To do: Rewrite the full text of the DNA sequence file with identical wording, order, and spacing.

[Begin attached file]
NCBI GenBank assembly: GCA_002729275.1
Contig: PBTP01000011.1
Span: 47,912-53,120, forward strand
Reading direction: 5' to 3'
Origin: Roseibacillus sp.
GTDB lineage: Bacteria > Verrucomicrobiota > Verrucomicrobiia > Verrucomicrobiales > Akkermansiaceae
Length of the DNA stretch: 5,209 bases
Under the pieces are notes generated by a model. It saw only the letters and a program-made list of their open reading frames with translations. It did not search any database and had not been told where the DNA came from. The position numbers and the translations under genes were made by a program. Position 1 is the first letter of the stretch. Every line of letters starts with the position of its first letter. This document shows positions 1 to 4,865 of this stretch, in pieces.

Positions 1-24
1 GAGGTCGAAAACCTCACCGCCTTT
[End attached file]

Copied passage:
NCBI GenBank assembly: GCA_002729275.1
Contig: PBTP01000011.1
Span: 47,912-53,120, forward strand
Reading direction: 5' to 3'
Origin: Roseibacillus sp.
GTDB lineage: Bacteria > Verrucomicrobiota > Verrucomicrobiia > Verrucomicrobiales > Akkermansiaceae
Length of the DNA stretch: 5,209 bases
Under the pieces are notes generated by a model. It saw only the letters and a program-made list of their open reading frames with translations. It did not search any database and had not been told where the DNA came from. The position numbers and the translations under genes were made by a program. Position 1 is the first letter of the stretch. Every line of letters starts with the position of its first letter. This document shows positions 1 to 4,865 of this stretch, in pieces.

Positions 1-24
1 GAGGTCGAAAACCTCACCGCCTTT